Calgary

'It's almost biblical': First Nation leaders in Calgary to organize international Dene reunification event

Organizers want to bring Indigenous people with Dene Athabaskan heritage from around the world together in one place.

People of Dene heritage live everywhere from Canada and the U.S. to Mexico, and even Siberia

Tsuut'ina Nation member Bruce Starlight co-organized a Dene Migration Symposium back in 2017 and currently helping out with a future Dene gathering. (Livia Manywounds/CBC)

First Nation Dene chiefs and leaders gathered at the Grey Eagle Casino on the Tsuut'ina Nation west of Calgary this week to discuss the future of the Dene people and plan an event to bring them all together.

"What we're trying to do is carry on the tradition," said Allan Adam from the Denesuliné First Nation in northern Saskatchewan, one of the event coordinators.

Organizers want to bring Indigenous people with Dene Athabaskan heritage from around the world together in one place.

"We're trying to get all the Dene people together to form a Dene alliance. Today is part of that meeting," said Bruce Starlight, a Tsuut'ina language commissioner.

The Dene reunification meeting is also about planning an international Dene gathering conference to be hosted in Canada.

Allan Adam says gatherings are crucial for the survival of the Dene people. (Livia Manywounds/CBC)

"We're the largest group in North America and there are 750,000 self-identified Dene," said Starlight.

The language commissioner says the event is something he has dreamt about.

"A Dene office in North America [...] is the big picture," he said.

The planning and meetings have been in the works for years.

Garry Oker says the gatherings have been in the planning process for years. (Livia Manywounds/CBC)

"From ice age to digital age, we're bringing people in to gather and have a big conference on all our history," said British Columbia's Doig River First Nation Coun. Garry Oker.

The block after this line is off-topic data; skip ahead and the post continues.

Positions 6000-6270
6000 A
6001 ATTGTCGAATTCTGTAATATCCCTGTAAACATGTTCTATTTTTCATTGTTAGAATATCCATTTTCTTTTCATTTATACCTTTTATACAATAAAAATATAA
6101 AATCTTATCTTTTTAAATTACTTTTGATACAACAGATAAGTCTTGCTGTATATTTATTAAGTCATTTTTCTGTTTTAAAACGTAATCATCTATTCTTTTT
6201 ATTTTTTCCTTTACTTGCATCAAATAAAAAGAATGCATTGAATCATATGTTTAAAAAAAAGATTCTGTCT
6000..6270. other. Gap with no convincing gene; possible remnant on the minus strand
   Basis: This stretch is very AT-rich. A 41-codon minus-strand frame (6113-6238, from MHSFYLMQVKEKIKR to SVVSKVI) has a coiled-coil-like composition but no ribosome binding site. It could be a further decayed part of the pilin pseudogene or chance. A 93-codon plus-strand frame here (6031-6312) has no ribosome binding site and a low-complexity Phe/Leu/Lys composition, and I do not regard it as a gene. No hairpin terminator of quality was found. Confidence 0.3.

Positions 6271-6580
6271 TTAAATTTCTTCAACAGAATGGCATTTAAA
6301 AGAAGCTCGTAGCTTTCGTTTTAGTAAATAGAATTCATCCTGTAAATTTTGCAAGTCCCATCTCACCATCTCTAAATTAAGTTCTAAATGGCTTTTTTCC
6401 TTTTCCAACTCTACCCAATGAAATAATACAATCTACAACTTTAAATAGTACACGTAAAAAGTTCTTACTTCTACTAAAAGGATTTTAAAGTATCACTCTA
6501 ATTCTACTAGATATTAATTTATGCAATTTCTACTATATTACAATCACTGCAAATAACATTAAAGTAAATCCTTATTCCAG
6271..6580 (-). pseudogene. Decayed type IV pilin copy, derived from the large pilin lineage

The conference will bring together Dene people to share history, language and culture.

"Today is really talking about who is involved and how we going to move this thing forward and looking for resources to begin the discussion on what it really is to be Dene," said Oker.

The group is also working on putting stories together from Dene people.

Raymond Yakeleya is the brother of National Dene Chief of the Northwest Territories, Norman Yakeleya, who also attended the meeting this week. (Livia Manywounds/CBC)

Raymond Yakeleya is from a First Nation in the Northwest Territories in Canada and is one of the organizers for Dene gatherings.

"The gathering of the Dene is the most important thing we've got going, especially in North America. We are the biggest First Nation Tribe coming back together again and it's almost biblical," he said.

"Today is an important day because we're talking about bringing all together our leaders and people. Reclaiming who we are as Dene people, looking in the future and keeping language a priority."

According to traditional teachings, stories and prophecy, it has been foretold that the Dene will gather again,says Yakeleya.

Organizers plan to bring together Dene people from as far away as Siberia and Mexico as well as the United States and Canada to form an alliance and keep their culture alive.

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